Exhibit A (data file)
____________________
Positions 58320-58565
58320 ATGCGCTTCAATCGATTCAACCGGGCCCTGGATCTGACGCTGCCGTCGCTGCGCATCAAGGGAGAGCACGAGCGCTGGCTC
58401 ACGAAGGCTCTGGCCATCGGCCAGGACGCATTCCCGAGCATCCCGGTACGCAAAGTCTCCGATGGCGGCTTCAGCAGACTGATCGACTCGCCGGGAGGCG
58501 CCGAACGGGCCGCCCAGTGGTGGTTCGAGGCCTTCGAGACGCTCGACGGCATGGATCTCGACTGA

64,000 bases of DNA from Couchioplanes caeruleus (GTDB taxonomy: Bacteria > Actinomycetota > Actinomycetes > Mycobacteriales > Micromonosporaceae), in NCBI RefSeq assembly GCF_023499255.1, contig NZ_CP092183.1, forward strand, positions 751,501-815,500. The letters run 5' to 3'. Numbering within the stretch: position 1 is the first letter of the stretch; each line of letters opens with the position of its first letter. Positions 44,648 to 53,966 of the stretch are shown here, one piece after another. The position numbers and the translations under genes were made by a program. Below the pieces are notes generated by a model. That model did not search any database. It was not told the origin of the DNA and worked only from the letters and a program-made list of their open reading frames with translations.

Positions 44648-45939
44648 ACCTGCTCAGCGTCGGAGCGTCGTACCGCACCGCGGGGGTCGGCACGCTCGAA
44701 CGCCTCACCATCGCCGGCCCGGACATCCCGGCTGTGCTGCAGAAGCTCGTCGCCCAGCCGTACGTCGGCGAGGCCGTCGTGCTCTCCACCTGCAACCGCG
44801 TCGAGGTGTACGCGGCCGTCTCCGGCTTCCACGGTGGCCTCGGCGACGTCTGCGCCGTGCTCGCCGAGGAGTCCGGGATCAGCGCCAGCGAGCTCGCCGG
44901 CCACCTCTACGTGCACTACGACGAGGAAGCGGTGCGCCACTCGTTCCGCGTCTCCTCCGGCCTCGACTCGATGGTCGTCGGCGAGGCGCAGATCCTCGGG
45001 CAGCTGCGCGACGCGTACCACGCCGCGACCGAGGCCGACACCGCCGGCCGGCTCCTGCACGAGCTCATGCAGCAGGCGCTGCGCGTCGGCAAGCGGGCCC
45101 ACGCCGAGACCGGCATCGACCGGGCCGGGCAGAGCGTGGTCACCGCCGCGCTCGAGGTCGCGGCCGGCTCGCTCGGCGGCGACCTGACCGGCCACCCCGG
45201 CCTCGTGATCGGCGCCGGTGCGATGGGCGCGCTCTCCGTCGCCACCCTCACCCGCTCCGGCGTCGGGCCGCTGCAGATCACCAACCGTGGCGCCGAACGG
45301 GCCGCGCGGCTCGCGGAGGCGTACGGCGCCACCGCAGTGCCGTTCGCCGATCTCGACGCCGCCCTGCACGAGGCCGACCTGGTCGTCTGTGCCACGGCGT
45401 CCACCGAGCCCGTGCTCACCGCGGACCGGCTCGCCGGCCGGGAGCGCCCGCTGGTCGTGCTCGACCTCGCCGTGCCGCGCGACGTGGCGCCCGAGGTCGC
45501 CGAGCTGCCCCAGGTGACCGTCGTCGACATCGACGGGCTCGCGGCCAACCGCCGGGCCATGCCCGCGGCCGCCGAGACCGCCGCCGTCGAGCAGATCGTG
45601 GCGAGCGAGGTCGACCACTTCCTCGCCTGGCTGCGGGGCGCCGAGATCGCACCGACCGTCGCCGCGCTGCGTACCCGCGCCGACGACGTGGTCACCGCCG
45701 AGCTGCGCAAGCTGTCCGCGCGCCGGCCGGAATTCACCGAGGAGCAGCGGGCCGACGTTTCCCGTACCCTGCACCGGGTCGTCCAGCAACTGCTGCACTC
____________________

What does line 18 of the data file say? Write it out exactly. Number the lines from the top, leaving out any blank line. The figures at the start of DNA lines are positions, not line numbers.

45701 AGCTGCGCAAGCTGTCCGCGCGCCGGCCGGAATTCACCGAGGAGCAGCGGGCCGACGTTTCCCGTACCCTGCACCGGGTCGTCCAGCAACTGCTGCACTC